Naoshima did not disappoint. We heard about “Art Island” from a friend in Tokyo, and man am I happy we did. Today, Kev and I wandered around the island relishing in the fall colors, soaking wet from the sweet-smelling rain and breathing in the beauty of the contemporary exhibits scattered around the island. Coming just yesterday from a month in the exhilarating, albeit frenetically paced Tokyo, Naoshima was truly a breath of fresh air and rejuvenated me in a way that I didn’t even know I needed. Maybe it was the fresh sea air, maybe it was the cleansing rain or maybe it was the beautiful exhibits, but whatever the case, it was everything we could have hoped for.
Hello friends, family, and everybody else.
I just wanted to take a quick second to update this blog and mention some of the things that have been going on.
First of all, as of today, we’re still in Tokyo, Japan. Specifically Koto-ku, which means, I think, the Koto ward of Tokyo.
Anyway, we’ve done quite a bit recently:
- We’ve gone to a bunch of different incredibly beautiful parks
- We had Ramen at 5 or so different ramen places
- We’ve gone to a bunch of different grocery stores and tried a bunch of different foods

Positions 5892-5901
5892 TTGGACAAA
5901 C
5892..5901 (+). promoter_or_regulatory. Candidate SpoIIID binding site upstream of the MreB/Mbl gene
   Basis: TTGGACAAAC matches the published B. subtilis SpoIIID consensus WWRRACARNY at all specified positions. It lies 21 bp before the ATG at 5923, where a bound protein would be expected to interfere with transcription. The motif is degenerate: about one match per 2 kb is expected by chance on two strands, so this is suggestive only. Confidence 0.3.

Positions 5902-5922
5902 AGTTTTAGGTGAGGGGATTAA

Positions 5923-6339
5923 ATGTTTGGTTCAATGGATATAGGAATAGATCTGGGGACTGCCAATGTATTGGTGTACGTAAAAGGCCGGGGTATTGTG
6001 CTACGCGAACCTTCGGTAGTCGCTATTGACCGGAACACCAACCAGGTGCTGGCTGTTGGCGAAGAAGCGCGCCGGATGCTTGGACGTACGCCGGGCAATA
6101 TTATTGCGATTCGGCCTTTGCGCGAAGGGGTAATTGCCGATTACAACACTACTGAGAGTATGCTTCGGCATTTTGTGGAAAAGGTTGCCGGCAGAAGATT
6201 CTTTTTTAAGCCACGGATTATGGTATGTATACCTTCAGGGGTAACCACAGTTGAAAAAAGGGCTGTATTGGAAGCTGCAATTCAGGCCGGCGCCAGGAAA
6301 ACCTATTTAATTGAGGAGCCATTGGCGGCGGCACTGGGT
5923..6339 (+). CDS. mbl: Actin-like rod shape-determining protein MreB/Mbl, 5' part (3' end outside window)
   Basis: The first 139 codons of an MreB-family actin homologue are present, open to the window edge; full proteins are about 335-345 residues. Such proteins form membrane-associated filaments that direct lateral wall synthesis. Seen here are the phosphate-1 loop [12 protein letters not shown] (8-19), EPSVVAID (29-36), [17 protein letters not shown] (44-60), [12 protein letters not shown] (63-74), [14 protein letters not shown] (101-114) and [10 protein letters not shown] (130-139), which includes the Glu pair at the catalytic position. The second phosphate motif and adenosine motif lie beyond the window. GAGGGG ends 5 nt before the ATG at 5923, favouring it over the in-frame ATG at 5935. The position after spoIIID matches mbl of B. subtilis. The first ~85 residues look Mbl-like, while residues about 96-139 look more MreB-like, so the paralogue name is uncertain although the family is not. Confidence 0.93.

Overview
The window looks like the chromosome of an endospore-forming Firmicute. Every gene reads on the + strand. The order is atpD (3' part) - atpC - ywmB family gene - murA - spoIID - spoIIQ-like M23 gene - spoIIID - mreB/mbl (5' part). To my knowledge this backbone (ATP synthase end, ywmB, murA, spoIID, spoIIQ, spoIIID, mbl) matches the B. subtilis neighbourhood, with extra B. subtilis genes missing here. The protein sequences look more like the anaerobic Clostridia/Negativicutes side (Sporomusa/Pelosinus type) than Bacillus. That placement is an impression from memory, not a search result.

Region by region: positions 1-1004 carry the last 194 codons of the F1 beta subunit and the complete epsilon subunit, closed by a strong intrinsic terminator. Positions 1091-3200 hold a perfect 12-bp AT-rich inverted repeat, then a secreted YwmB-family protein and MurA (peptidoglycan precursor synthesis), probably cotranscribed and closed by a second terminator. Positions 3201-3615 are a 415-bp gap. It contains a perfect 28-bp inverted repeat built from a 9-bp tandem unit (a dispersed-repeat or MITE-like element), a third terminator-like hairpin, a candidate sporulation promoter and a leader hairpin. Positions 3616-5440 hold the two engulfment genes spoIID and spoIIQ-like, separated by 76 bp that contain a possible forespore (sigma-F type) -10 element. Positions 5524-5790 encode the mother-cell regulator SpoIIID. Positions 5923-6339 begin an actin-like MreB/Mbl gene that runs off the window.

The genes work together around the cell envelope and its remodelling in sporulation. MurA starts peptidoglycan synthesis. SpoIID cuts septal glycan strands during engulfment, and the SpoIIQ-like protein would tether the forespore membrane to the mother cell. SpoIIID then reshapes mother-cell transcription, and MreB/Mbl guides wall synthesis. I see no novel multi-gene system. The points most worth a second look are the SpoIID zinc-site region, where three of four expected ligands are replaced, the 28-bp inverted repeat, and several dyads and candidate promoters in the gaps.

- We’ve met new friends (various meetup groups, including a group from reddit of all places!)
- We went to an amazingly beautiful sake brewery
- We’ve tried a bunch of different sakes
- We’ve walked down a ton of small side streets that are amazingly cool because there is just tons of stuff everywhere
- We’ve gone to a bunch of museums, including most recently the Studio Ghibli museum, but also the Edo museum
- We’ve gone to a sashiko meetup group (Lindsay) and a meetup to learn about crochet
- I gave a small talk at a design meetup about my morse code project
- More stuff
Anyway, we’ve been both busy and not busy. We’ve been in Tokyo now for just about a month, staying in the same place the entire time. It’s strange, it’s starting to feel less like traveling and more like living. We “go home” at night. We know how to walk to various places of import. We have a grocery store we go to, and we recognize/are recognized by the people that work there. We honestly don’t do that many exciting thngs, we just walk a lot, exploring new side streets, trying different buns with different types of fillings, always on the lookout for sushi at grocery stores that we think is half off. We are getting pretty good at recognizing “half off” as apposed to “20% off” – not as easy as you might think!